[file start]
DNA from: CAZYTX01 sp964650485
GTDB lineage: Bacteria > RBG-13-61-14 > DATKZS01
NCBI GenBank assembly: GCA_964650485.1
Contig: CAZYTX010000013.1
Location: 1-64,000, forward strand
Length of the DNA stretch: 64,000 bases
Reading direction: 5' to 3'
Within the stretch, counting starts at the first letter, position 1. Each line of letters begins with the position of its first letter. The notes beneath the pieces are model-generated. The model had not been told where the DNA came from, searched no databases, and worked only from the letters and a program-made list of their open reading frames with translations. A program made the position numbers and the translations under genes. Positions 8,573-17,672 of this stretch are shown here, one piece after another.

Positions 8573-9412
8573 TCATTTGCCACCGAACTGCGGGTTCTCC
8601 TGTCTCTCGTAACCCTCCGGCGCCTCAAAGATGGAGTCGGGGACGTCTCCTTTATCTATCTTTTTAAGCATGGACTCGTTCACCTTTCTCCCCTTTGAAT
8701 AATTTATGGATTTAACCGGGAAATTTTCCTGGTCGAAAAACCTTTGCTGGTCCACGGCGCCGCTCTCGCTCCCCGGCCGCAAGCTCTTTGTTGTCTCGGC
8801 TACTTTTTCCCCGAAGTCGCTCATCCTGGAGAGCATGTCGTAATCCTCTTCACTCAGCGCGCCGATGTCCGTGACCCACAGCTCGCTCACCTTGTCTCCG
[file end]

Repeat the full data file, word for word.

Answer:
DNA from: CAZYTX01 sp964650485
GTDB lineage: Bacteria > RBG-13-61-14 > DATKZS01
NCBI GenBank assembly: GCA_964650485.1
Contig: CAZYTX010000013.1
Location: 1-64,000, forward strand
Length of the DNA stretch: 64,000 bases
Reading direction: 5' to 3'
Within the stretch, counting starts at the first letter, position 1. Each line of letters begins with the position of its first letter. The notes beneath the pieces are model-generated. The model had not been told where the DNA came from, searched no databases, and worked only from the letters and a program-made list of their open reading frames with translations. A program made the position numbers and the translations under genes. Positions 8,573-17,672 of this stretch are shown here, one piece after another.

Positions 8573-9412
8573 TCATTTGCCACCGAACTGCGGGTTCTCC
8601 TGTCTCTCGTAACCCTCCGGCGCCTCAAAGATGGAGTCGGGGACGTCTCCTTTATCTATCTTTTTAAGCATGGACTCGTTCACCTTTCTCCCCTTTGAAT
8701 AATTTATGGATTTAACCGGGAAATTTTCCTGGTCGAAAAACCTTTGCTGGTCCACGGCGCCGCTCTCGCTCCCCGGCCGCAAGCTCTTTGTTGTCTCGGC
8801 TACTTTTTCCCCGAAGTCGCTCATCCTGGAGAGCATGTCGTAATCCTCTTCACTCAGCGCGCCGATGTCCGTGACCCACAGCTCGCTCACCTTGTCTCCG